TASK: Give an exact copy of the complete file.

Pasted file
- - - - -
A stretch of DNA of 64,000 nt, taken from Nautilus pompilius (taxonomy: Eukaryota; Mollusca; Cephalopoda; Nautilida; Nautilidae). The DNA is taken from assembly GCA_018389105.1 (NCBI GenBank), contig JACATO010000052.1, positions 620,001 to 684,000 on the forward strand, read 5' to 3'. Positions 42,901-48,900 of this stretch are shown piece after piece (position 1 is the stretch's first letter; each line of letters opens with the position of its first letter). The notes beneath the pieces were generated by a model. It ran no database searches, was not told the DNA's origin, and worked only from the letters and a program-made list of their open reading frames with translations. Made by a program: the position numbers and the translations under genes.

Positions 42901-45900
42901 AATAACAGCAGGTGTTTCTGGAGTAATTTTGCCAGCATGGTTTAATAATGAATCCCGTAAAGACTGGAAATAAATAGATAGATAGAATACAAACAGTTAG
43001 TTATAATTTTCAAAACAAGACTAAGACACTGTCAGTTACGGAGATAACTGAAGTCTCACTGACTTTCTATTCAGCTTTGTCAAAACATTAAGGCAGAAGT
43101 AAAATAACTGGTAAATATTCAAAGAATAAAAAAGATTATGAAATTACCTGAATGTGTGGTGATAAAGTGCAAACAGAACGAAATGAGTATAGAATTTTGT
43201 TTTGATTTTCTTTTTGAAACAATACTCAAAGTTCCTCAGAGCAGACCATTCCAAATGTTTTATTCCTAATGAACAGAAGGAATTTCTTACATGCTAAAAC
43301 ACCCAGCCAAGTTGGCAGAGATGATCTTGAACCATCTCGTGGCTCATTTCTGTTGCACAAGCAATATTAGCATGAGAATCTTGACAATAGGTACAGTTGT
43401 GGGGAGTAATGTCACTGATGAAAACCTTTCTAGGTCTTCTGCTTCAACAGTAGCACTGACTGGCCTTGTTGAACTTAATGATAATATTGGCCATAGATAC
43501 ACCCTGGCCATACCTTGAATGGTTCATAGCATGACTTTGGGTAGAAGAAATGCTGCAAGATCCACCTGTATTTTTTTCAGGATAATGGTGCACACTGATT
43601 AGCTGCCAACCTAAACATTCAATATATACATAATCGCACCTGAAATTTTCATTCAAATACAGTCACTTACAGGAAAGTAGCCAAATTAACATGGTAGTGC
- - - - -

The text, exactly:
A stretch of DNA of 64,000 nt, taken from Nautilus pompilius (taxonomy: Eukaryota; Mollusca; Cephalopoda; Nautilida; Nautilidae). The DNA is taken from assembly GCA_018389105.1 (NCBI GenBank), contig JACATO010000052.1, positions 620,001 to 684,000 on the forward strand, read 5' to 3'. Positions 42,901-48,900 of this stretch are shown piece after piece (position 1 is the stretch's first letter; each line of letters opens with the position of its first letter). The notes beneath the pieces were generated by a model. It ran no database searches, was not told the DNA's origin, and worked only from the letters and a program-made list of their open reading frames with translations. Made by a program: the position numbers and the translations under genes.

Positions 42901-45900
42901 AATAACAGCAGGTGTTTCTGGAGTAATTTTGCCAGCATGGTTTAATAATGAATCCCGTAAAGACTGGAAATAAATAGATAGATAGAATACAAACAGTTAG
43001 TTATAATTTTCAAAACAAGACTAAGACACTGTCAGTTACGGAGATAACTGAAGTCTCACTGACTTTCTATTCAGCTTTGTCAAAACATTAAGGCAGAAGT
43101 AAAATAACTGGTAAATATTCAAAGAATAAAAAAGATTATGAAATTACCTGAATGTGTGGTGATAAAGTGCAAACAGAACGAAATGAGTATAGAATTTTGT
43201 TTTGATTTTCTTTTTGAAACAATACTCAAAGTTCCTCAGAGCAGACCATTCCAAATGTTTTATTCCTAATGAACAGAAGGAATTTCTTACATGCTAAAAC
43301 ACCCAGCCAAGTTGGCAGAGATGATCTTGAACCATCTCGTGGCTCATTTCTGTTGCACAAGCAATATTAGCATGAGAATCTTGACAATAGGTACAGTTGT
43401 GGGGAGTAATGTCACTGATGAAAACCTTTCTAGGTCTTCTGCTTCAACAGTAGCACTGACTGGCCTTGTTGAACTTAATGATAATATTGGCCATAGATAC
43501 ACCCTGGCCATACCTTGAATGGTTCATAGCATGACTTTGGGTAGAAGAAATGCTGCAAGATCCACCTGTATTTTTTTCAGGATAATGGTGCACACTGATT
43601 AGCTGCCAACCTAAACATTCAATATATACATAATCGCACCTGAAATTTTCATTCAAATACAGTCACTTACAGGAAAGTAGCCAAATTAACATGGTAGTGC